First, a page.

By Van Mitchell
Rick Henthorn needed a part-time job to help pay for college when a friend suggested he try working for UPS.
Henthorn, who lives in the Mustang area, joined UPS in 1979, and has been driving since 1984.
He achieved 35 years driving accident free for UPS in July, and now teaches new drivers as a Comprehensive Health & Safety Co-chair at UPS in addition to his driving.
Henthorn has been on the same route for years, covering 400 miles a week in all kinds of traffic and weather.
“My co-workers and my customers make the job rewarding,” he said. “It’s a physically and mentally demanding job that gives you lifelong friendships.”
Henthorn said delivery drivers spend more time on the road than with family.
“The company demands a lot out of each and every one of us,” he said. “You put into it what you get out of it. I’ve known customers with babies in diapers, and they’ve grown up to own their own business.”
Globally, 10,779 active UPS drivers are members of the Circle of Honor. Collectively, they’ve racked up 15 billion safe miles during their careers. It’s enough to circle the earth at the equator about 600,000 times.
Henthorn has driven more than 750,000 miles in his career. He said the COVID-19 pandemic added to his mileage due to more people shopping from home.
“Most of us saw the biggest difference was instead of working 45 hours a week, we were staying out 55 to 60 hours a week,” he said. “It was like Christmas for the whole year.”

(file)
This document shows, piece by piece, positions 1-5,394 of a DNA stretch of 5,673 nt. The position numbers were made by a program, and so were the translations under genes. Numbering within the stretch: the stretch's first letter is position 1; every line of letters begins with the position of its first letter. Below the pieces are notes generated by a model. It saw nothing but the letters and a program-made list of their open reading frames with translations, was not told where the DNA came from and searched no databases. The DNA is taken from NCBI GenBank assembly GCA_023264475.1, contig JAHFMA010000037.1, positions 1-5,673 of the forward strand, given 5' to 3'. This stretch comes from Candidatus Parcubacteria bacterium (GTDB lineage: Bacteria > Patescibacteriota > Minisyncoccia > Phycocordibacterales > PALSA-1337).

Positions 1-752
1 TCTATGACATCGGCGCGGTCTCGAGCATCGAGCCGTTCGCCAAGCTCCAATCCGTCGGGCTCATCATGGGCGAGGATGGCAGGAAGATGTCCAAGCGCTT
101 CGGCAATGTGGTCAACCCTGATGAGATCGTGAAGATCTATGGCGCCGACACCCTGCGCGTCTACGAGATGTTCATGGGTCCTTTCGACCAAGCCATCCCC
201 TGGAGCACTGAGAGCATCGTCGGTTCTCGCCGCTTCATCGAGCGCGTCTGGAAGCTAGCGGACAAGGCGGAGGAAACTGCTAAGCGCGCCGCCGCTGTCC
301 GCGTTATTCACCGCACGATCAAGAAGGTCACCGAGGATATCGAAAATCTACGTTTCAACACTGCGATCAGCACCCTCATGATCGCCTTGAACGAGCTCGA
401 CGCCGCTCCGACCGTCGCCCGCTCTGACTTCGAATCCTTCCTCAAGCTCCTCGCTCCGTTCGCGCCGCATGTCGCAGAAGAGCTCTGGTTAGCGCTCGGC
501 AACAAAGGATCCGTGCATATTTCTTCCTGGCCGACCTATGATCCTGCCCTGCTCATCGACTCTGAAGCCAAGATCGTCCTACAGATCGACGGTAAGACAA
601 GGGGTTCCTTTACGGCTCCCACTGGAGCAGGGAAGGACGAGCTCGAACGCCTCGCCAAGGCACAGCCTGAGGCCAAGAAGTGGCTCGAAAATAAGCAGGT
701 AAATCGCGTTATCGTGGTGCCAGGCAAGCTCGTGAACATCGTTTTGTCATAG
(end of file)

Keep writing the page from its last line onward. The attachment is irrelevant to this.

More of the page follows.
Henthorn said there have been a few instances of him having near-accidents.
“I was going down the interstate, and a tandem wheel came off the back of a dump truck and jumped the median headed right at me,” he said. “It could have done significant damage if it hit me; what saved me was the safety method Get the Big Picture—keeping my eyes on the road far enough ahead and giving me enough time to react.”
Rick says motorists are more distracted than ever with texting.
“People get impatient. They want us to drive faster than we do,” he said. “As professional drivers have to stay the course, stay calm, slow down and change lanes if needed.”
Henthorn plans to retire in 2023 and dreams of owning a jet pack.
“It would be a lot easier to fly over the traffic than deal with the traffic,” he said.
Henthorn plans to stay busy in retirement with golfing, hunting, and possibly remodeling homes.
He joked that he won’t be wearing the color brown much after retirement.
“I am going to have a brown burning party,” he said. “They (UPS) have been good to me, but I have been wearing this color brown (UPS uniform) almost 40 years now.”